A New Day

In the Many Mellys post, I stepped quite squarely into a hornets nest. I would like to apologize if I have upset or harmed anyone by my use of the words gender queer. While I think there are many similarities and points of connection between being a flat chested woman (as a result of breast cancer) and to be confronted with expectations about my body from anyone other than myself and the ‘spectrum’ of what it may mean to be gender queer, I understand that transgendered people may feel angry and resentful at the manner in which I used the words and for that, I apologize. I mean no disrespect.

If you get to know me in a personal way, you will know that I sometimes PUT my foot in it, I can be quite a bull in a china shop. I do not have a problem sussing through my mistakes, or apologizing if need be. I will continue to talk on the topic of opting out of reconstruction, what that can mean as a woman in our society and my feelings about being flat chested when appropriate. I am not an intellectual and my discussions will, for the most part, be from a personal stand point. I appreciate discussion and remain open to your thoughts.

And this is where I will leave the conversation for now.

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My work with Carol Soderlund is progressing.  We are narrowing the controls of our study. I want the color I want to print and Carol is helping me sift through the media and materials so that I can print the color and value I intend. The work we are doing together is amazing. I am seriously considering taking her ProChem workshop on the topic. I don’t know that I will NEED to take the class after I finish my work with Carol, but I do love the work she does and would like to have the experience.

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 We are working through the ideas and methods of batching, seeing if steaming is a good approach to setting the dye while using my current obsession of multicolor printing. I did get a bit excited last week and made some printing errors, this week, I don’t want to make any mistakes, although mistakes sure do help with the learning process.

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I love the pace of the work I am engaged in. I cut one yard of cloth into 16 pieces, which ends up being about 8×10″ each. This size is very easy to complete and I am blowing through cloth. When we are done establishing a methodology to get the results I want to see, I am going to have a boatload of cloth to use. And I have been wanting to make easy-peasy, jelly roll sized quilts, because who doesn’t want a stack of quilted pretties to snuggle up with? Having several Jelly Roll sized quilts, being able to switch them out and create a new, quick look in the living room? Priceless.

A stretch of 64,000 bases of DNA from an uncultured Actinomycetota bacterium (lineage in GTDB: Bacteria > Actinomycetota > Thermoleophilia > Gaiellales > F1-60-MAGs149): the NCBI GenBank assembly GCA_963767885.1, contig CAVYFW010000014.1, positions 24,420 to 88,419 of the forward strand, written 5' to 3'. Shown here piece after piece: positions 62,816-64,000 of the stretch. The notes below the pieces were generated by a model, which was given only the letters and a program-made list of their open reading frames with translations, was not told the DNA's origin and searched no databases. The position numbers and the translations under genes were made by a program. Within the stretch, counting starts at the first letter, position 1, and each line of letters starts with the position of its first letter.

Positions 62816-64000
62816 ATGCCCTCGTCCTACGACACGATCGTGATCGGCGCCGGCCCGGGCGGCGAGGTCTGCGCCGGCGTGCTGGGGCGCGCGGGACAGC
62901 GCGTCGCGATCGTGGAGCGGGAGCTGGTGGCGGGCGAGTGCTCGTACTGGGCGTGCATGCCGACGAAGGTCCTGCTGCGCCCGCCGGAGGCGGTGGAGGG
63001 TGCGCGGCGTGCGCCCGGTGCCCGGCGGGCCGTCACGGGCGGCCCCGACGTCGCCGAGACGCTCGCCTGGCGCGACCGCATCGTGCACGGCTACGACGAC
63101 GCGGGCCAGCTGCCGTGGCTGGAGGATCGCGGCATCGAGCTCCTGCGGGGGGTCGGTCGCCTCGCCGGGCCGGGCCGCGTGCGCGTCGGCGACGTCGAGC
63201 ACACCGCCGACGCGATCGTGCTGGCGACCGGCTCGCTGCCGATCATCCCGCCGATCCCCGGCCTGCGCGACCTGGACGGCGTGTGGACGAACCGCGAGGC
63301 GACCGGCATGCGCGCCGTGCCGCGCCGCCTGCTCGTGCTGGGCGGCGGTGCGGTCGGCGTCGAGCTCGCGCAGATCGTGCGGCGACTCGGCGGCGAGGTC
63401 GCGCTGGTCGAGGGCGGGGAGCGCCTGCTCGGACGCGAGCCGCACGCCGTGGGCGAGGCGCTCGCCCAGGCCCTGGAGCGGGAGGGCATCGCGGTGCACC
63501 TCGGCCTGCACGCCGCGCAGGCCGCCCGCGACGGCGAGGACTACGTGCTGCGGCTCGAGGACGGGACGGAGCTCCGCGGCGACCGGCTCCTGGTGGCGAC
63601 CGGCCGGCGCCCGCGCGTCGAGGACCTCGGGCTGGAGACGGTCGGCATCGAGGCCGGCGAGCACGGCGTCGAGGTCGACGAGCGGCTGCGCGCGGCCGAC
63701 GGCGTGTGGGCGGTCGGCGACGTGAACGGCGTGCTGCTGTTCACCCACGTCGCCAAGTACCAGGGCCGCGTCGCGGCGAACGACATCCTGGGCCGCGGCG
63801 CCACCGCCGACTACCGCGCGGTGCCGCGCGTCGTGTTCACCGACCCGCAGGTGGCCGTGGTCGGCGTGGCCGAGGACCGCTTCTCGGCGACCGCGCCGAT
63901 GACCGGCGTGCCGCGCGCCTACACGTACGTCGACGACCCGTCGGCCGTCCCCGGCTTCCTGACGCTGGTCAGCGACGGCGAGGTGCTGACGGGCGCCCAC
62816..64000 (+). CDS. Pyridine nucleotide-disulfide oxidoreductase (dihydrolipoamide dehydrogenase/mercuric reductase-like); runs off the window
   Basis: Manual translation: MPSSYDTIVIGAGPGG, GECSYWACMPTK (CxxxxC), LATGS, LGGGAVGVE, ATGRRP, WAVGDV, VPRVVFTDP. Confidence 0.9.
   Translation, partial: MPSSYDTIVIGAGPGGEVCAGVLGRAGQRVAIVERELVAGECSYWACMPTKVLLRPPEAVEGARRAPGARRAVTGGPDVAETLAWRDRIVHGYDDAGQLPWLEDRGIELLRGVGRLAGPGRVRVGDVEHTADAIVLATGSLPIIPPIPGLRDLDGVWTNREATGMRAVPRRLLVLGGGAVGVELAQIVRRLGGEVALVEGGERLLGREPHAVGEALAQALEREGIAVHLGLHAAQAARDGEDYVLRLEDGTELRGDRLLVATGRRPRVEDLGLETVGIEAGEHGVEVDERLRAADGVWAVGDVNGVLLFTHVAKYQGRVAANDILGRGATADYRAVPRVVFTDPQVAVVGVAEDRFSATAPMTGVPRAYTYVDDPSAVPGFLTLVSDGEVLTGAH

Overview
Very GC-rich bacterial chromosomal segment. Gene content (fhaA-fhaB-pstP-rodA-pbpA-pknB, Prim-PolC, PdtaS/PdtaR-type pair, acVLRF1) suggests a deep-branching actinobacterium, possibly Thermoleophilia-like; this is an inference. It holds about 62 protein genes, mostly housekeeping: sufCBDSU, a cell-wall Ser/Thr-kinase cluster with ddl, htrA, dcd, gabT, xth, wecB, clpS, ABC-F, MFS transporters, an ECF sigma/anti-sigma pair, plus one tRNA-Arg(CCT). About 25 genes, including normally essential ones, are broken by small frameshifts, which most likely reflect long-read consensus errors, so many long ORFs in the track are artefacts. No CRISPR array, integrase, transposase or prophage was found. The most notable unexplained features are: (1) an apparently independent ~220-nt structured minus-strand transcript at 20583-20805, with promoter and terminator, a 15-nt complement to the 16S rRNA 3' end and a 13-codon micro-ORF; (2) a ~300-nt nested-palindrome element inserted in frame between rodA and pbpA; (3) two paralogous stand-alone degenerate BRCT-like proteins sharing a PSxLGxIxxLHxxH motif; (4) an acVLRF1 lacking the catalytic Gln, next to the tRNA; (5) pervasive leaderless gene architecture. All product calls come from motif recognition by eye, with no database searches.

I guess I need to measure the Jelly Roll quilt I made last year. This quilt won’t be strips, so I guess I am just using the size as a reference and not the name or style of the quilt.

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Comments

  1. We all stick our feet in our mouth at one point or other. It’s just good to know when it’s in there so you can pull it out. Some people continue to talk around the foot in their mouth! 😉 You are a good person and I am sure anyone who knows you knows that you did not mean anything malicious or discrediting to their feelings. You are good to apologize. 😀

    The pieces of printed fabric you are making are fabulous Melly! You really should find a company to make them into a fabric line. I’m sure there are many people who would love to buy your line of fabrics. Although perhaps you want them only for you and no one else, which would be wonderful as well. Lap quilts are about 52″ to 68″ wide by about 68″ to 78″ long. You might want to try a Turning 20 pattern for your pieces. You have 20 fat quarters for the quilt and It has large blocks that show off the patterns well. The quilts are usually bigger than a lap quilt though so you might want to use it with fewer blocks to get the size you want. I made one for my sister from batiks – photo is here: http://somethingcleveraboutnothing.blogspot.com/search?q=turning+twenty – I wish I hadn’t used the dark purple but oh well – it’s made and done and it was an easy pattern. Can’t wait to see what you do!

  2. I love what I can see of your fabrics so far! What beautiful quilts they will make.
    I do not have the patience to dye enough fabric for a quilt. Also, I think I’m too lazy. I’ve done some dyeing but tend to pull out the paints more often. I really admire your tenacity and spirit!

  3. Susan Dunne-Lederhaas says:

    Awesome, Melly.. I spent many years playing with dyes, mixing my own colors from the basic palette.. fun, but that was a long time ago.. Enjoy what you are doing with the small pieces.. great way to learn..
    Susan

  4. janice n says:

    Love what you are doing. Carol’s classes are fantastic. Lots of work but you
    learn s ton

  5. Jeannie says:

    I too, love what you are creating. I love the organic quality of the prints. The carving lines in the background give the cloth an ancient feel, which I am drawn to. The colors are gorgeous. I can imagine that you are thinking of fun names to go with each color. 🙂 This is so exciting to read about your stretching and learning in all aspects of your life. I do wish Carol would write a book. Taking intense classes aren’t in the cards, but working through exercises in a book is my idea of a heavenly way to spend my time and learn. As to the “foot in mouth” disease, I am also guilty of it. I know what you were trying to say. xoxo